Taylor Levy’s Sylphic Circle Hook Light

What’s your favorite use for the ubiquitous fluorescent bulb? If I’m going to be completely honest, I’d have to say I’m partial to employing the four foot tubes of glass in a scene by scene reenactment of the Darth Vader/Obi Wan Kenobi fight scene from Star Wars. If any male readers out there who lived through the 70s haven’t actually indulged this juvenile impulse, I’m sure they’ve imagined it. As satisfying as it may be to occasionally smash those bulbs, designer Taylor Levy of CW&T has re-contextualized fluorescents to the extent that we’ll forget all about lightsabers and actually begin to appreciate the item for its unwavering aesthetic potential.

Circle Hook Light. Designed by Taylor Levy.

A Place to Hang your Light

Actually, Levy’s work with Circle Hook Light represents a two-pronged innovation. The piece’s aesthetic prowess is found in its inversion of traditional bathroom or kitchen figures, which, as manufacturer CW&T helpfully points out, “are hard to reach, annoying to maintain and often conceal the bulb itself.” Levy’s CHT does away with the obfuscating shade—which, in spite of the designer’s characterization as “the ones that look like boobs”—are invariably unattractive and not un-frequently coated with an impenetrable film of grease and bugs. The result is that the bulb itself becomes the fixture—a soft, glowing nimbus of light that evokes the dream of a benevolent haloed personage.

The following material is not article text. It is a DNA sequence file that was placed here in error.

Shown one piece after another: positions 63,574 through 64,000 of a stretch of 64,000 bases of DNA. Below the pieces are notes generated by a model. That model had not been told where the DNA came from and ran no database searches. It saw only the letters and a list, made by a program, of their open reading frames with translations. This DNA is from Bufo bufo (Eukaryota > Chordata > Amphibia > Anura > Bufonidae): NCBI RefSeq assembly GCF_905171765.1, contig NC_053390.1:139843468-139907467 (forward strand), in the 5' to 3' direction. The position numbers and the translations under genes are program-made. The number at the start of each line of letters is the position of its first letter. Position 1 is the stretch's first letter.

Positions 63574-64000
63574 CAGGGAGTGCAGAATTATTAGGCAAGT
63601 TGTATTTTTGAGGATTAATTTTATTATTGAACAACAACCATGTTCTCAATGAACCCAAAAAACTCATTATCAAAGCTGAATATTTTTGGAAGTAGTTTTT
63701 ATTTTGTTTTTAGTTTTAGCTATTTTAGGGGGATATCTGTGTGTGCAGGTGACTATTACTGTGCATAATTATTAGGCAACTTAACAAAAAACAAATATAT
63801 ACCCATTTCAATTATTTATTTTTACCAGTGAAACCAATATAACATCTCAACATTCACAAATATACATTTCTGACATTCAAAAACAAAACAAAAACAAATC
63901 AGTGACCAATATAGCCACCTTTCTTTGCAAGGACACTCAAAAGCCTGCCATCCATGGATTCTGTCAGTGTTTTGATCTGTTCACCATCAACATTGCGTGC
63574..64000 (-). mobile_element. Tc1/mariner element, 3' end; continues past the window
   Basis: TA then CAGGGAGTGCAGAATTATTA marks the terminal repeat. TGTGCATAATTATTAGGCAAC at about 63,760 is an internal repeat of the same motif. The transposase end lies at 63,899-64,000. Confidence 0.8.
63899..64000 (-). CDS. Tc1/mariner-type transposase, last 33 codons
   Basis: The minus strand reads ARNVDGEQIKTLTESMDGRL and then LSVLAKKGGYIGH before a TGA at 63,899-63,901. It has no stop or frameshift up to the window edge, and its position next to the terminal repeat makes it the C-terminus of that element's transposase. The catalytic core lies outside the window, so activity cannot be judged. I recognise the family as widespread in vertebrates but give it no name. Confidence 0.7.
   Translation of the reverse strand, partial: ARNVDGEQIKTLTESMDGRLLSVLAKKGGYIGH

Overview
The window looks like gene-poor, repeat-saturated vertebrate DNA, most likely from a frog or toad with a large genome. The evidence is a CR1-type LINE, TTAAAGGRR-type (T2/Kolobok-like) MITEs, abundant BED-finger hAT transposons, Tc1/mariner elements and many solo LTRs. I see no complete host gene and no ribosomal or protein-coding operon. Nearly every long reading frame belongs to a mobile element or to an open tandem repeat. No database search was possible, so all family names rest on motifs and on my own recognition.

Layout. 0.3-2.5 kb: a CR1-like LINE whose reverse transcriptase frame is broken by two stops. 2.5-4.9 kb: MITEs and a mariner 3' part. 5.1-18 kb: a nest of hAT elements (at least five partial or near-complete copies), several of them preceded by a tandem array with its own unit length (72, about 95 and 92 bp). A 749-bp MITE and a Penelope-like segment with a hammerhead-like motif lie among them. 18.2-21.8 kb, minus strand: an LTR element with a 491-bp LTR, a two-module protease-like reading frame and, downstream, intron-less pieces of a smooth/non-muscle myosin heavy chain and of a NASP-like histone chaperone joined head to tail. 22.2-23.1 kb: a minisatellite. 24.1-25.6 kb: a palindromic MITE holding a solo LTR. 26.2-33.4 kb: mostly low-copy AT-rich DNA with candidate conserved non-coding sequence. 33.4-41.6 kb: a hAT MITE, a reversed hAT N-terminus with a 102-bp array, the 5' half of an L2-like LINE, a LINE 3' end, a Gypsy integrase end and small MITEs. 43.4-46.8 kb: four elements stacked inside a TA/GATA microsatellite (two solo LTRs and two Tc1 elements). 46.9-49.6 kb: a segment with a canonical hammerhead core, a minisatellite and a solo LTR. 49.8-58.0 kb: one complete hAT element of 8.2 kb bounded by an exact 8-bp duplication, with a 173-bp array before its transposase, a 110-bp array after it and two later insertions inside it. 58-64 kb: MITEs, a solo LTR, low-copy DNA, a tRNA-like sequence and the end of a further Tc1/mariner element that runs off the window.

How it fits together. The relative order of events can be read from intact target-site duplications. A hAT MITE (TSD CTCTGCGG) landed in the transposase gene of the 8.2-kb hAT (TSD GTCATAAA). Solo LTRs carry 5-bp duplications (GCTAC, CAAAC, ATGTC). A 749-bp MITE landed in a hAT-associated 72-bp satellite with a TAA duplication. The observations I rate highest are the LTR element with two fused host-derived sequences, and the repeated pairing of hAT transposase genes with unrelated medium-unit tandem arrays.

Taylor Levy's Sylphic Circle Hook Light

Before we ask what that Angel is doing on the wall, however, we should examine the functional ramifications of Circle Hook Light. Because, quite apropos of its name, this fixture hums into radiant life not by flipping a switch or punching a dimmer, but by manually suspending it atop Levy’s bold brass rectangular fixture. The power junction is a spring loaded mechanism. When the prongs of the bulb find home, they depress the inlet in the fixture receptacle, thus closing the circuit and imparting the sweet life of light to the darkly encroaching night.

Via CoolHunting.

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